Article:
Pulpit Reflections

Pulpit Reflections by Fr. Donald Imming For almost everything we do in life, preparation is important, sometimes vital. Without education, at least through high school, most employers will not hire someone. For traditional professions, such as law and medicine, there is lengthy education and training required. There is a growing consensus that some kind of formal marriage preparation is highly desirable. It is foolhardy to try to field an army without basic training.

Over the centuries the church has wisely understood that a fruitful � spiritually fruitful celebration of Christmas requires preparation, too. That's why we have the season of Advent that begins each year four Sundays before Christmas. Advent is not Christmas, just as Christmas is not Advent. Advent is a time for spiritual schooling to prepare us for the graces of Christmas.

Culturally we have a problem. Christmas begins even before Advent has started. Consequently preparation for Christmas, spiritual preparation, is short circuited. It is impossible for any individual to change the course of a culture. But we can nevertheless try to find time to prepare ourselves spiritually for the feast ahead. We will need to take some time-outs, as it were, from the rush of Christmas happenings. Families can do the same.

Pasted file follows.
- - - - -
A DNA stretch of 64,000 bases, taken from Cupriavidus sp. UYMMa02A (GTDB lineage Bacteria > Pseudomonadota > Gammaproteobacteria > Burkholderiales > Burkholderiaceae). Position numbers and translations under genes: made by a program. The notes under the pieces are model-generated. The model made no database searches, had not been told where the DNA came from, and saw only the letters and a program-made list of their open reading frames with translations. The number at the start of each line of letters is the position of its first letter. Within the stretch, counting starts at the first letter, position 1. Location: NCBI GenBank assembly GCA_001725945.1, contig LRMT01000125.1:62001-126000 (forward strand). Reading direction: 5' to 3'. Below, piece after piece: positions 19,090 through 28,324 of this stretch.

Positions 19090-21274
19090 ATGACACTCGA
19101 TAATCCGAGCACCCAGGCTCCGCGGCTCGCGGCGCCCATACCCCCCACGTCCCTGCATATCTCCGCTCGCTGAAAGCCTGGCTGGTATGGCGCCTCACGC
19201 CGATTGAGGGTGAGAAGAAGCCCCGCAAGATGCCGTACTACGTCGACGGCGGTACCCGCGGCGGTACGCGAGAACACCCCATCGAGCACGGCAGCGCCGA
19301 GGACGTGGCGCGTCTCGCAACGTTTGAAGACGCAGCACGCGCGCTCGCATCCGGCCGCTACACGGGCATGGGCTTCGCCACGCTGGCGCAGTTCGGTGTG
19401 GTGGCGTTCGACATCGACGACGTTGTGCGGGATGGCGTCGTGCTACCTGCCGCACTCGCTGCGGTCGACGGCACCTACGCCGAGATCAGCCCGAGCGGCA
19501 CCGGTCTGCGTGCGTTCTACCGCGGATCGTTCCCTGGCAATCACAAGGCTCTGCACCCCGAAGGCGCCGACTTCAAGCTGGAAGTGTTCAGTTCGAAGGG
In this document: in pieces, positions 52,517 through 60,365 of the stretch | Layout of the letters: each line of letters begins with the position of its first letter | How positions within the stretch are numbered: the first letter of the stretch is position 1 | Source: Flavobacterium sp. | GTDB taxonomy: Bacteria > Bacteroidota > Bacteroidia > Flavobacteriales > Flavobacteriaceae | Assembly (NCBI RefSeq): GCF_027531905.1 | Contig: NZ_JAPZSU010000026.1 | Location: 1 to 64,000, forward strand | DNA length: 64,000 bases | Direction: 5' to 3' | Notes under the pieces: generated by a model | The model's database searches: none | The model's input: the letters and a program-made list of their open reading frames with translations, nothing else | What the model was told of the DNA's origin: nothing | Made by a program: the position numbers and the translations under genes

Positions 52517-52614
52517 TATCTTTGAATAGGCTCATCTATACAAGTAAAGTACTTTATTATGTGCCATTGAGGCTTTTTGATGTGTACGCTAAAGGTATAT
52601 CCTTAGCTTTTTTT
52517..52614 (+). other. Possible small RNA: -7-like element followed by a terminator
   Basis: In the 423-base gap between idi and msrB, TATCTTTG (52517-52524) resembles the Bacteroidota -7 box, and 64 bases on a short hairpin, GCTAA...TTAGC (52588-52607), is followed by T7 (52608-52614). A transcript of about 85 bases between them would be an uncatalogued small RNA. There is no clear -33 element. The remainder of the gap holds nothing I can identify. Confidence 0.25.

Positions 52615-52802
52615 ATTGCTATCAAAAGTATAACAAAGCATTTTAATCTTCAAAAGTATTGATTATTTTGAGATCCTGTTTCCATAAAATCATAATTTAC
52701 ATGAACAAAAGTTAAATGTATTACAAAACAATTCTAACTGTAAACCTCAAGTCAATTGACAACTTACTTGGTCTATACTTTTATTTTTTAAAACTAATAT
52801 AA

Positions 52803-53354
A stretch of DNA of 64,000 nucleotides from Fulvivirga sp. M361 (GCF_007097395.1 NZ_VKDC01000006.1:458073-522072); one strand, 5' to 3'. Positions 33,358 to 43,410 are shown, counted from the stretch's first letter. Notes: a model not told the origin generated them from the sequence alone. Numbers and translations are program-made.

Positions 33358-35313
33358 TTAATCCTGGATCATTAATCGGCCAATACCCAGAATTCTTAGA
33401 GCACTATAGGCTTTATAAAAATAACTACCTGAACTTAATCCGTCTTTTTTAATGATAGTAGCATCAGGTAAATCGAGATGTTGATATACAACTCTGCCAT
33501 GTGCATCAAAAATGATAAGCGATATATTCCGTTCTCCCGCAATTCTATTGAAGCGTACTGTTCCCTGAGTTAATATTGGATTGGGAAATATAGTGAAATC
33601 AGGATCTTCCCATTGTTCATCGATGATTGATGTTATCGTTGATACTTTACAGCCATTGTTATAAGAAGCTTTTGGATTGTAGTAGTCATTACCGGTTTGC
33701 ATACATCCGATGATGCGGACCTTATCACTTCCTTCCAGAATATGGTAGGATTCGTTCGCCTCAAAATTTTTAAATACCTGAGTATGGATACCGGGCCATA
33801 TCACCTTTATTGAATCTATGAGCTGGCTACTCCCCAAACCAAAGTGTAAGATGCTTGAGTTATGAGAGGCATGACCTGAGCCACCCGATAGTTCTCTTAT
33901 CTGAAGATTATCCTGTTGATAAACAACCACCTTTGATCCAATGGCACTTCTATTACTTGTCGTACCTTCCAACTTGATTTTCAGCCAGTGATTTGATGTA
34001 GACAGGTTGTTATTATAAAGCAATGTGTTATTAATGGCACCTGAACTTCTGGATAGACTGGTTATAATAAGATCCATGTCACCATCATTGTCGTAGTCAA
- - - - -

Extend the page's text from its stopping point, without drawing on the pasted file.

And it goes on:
The Common Lectionary for Advent provides us with beautiful and rich scripture fare. The principal voice of this season is Isaiah, the prophet, and John the Baptizer is his powerful and eloquent echo. "Prepare ye the way of the Lord" is his principal message. On the first Sunday of Advent we hear Isaiah saying: "Come, let us climb the Lord's mountain, to the house of the God of Jacob, come, let us walk in the light of the Lord!" (Isaiah 2/3 and 5) How can we prepare for Christmas spiritually? By taking time-out to pursue the Scriptures daily. Isaiah himself would be rich pickings.

A second way to prepare spiritually for Christmas is through prayer. The gospels tell us that "Mary pondered all these things in her heart." Mary, the mother of Jesus, has been for centuries taken by many Christians as a model of contemplative prayer.

We need to tune out the noise and in silence listen to God speaking to our hearts. But prayer need not always be contemplative. Many families and congregations have found the Advent wreath as an opportune occasion for family and communal prayer, brief, but significant. When done regularly throughout Advent, it can be a good spiritual teacher.

God has many rich graces to give us. But are we tuned in? If our glass is small, we can receive little. If large, we can receive much. If we are tuned in, God can communicate with us and we with him. But if not, we might as well be deaf.

With the prophet Samuel let us say: "Speak Lord, your servant hears." (I Samuel 3/9)

Father Donald Imming is pastor at St. Agnes Church, Vermillion.

Bookmark the permalink.

Leave a Reply

Your email address will not be published. Required fields are marked *

You may use these HTML tags and attributes: <a href="" title=""> <abbr title=""> <acronym title=""> <b> <blockquote cite=""> <cite> <code> <del datetime=""> <em> <i> <q cite=""> <strike> <strong>